Increasing Transparency in Drug/Medical Device Manufacturers

The National Academies of Science, Engineering and Medicine (NASEM) has published a report on resiliency in the medical supply chain that calls for the US Food and Drug Administration (FDA) to publicly disclose the location of all manufacturing facilities that supply ingredients and parts for pharmaceuticals and medical devices approved in the US.

The report recommends FDA publicly disclose information on drug sourcing, manufacturing quality and volume, and capacity for medical products approved for sale in the US.
 
“The manufacturer for a pharmaceutical drug should be required to publicly disclose the manufacturing location, in particular the FDA Establishment Identifier (FEI), the city, and the country for the finished dosage form (FDF), active pharmaceutical ingredient (API, major excipients, and major packaging and delivery devices for all pharmaceutical drugs sold in the United States,” said a report summary.
 
The same recommendation also applies to devices; device manufacturers should publicly disclose the manufacturing location in the FEI, the city, and the country involved in the device’s manufacturing and final assembly.
 
The report also recommends FDA make its risk-based site selection model scores publicly available. Wow, not only would that be good for consumers, I’d love to know where my sites fall in on that scoring.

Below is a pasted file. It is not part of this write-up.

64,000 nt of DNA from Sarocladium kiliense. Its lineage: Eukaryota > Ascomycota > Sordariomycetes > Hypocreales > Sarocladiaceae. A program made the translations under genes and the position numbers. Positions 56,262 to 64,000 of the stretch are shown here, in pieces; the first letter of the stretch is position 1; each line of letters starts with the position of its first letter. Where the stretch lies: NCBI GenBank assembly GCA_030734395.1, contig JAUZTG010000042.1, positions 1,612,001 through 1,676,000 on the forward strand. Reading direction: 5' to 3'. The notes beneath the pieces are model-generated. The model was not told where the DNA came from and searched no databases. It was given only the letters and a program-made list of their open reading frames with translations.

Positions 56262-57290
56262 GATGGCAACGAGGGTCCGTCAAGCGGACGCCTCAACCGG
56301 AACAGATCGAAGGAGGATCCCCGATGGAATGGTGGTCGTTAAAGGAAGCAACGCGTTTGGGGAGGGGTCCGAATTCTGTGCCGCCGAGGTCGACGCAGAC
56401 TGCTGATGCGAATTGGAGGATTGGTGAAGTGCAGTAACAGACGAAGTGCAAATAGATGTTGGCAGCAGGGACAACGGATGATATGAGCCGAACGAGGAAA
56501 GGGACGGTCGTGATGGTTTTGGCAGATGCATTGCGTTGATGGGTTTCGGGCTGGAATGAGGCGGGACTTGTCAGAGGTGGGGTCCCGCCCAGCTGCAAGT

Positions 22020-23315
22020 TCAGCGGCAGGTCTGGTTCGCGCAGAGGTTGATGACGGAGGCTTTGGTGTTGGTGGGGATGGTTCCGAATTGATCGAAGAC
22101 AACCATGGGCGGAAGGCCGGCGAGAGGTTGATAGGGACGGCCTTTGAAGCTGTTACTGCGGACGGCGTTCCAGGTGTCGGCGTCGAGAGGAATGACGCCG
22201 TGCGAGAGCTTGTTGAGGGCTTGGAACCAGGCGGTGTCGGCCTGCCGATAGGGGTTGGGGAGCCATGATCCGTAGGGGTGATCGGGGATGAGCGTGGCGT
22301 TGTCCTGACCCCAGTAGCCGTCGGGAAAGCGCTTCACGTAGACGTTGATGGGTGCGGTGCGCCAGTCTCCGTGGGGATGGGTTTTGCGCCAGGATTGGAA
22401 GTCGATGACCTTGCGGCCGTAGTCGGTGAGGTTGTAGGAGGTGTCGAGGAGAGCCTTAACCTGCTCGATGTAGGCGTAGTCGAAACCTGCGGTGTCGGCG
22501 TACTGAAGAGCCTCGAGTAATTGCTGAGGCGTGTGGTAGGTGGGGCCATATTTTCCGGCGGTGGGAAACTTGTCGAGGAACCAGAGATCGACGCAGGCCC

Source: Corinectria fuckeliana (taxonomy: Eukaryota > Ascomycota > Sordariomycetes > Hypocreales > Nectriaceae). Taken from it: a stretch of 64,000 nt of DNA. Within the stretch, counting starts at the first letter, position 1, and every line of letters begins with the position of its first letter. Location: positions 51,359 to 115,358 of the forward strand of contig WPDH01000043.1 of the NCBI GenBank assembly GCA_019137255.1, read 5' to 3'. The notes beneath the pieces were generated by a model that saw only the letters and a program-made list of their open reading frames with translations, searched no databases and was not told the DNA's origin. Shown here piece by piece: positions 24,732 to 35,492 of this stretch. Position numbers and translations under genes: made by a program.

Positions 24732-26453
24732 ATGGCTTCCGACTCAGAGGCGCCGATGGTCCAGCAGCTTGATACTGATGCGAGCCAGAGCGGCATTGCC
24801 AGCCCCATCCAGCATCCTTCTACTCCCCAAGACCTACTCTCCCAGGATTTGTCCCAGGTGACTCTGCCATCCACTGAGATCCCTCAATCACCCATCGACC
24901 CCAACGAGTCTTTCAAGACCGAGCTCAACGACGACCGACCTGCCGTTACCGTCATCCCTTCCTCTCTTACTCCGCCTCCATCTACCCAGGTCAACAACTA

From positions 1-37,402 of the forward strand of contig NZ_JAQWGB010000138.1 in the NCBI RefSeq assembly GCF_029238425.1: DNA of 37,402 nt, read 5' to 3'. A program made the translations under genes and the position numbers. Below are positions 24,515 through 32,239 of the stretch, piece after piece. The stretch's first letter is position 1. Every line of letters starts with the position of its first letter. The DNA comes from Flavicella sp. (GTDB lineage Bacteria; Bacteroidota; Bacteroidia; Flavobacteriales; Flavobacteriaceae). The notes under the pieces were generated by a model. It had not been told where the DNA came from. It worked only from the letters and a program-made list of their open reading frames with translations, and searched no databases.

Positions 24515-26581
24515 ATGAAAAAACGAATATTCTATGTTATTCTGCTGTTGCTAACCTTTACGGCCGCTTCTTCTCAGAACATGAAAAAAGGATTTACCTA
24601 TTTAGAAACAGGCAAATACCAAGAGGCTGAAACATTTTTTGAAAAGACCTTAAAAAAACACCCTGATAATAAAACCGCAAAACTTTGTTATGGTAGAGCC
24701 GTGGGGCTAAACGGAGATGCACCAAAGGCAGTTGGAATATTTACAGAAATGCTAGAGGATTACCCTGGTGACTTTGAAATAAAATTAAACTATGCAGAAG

Hurry up and put this recommendation in place!

Transparency is a good thing and it is shown to increase consumer safety. It is a problem that even a fairly knowledgeable industry professional like myself cannot figure out where generics are manufactured without making a few phone calls and shaking down my friend network. And even then, I’m never positive that I understand where my family’s medicine is coming from and the status of the sites involved in manufacturing and distributing the product.

Leaders in the Way

In “How Leaders Get in the Way of Organizational Change” in Harvard Business Review, Ron Carucci discusses ways leaders can create problems in change.

The three main pain points he discusses are:

  • Scope naiveté: Underestimating the work
  • Change laziness: Overestimating the organization’s capacity
  • The perceived pet project: Misjudging how others see you

Great article, I strongly recommend reading it.

For each of these democratic leadership is an effective path to avoiding.

  • Idealized Influence: By holding oneself accountable you spend the time to understand the organization’s capacity
  • Inspirational Motivation: Moving from pet project to what is best for the organization
  • Intellectual Stimulation: Strive to overcome scope naiveté
  • Decentralized decision-making: Get the organization bought in to accelerating the change
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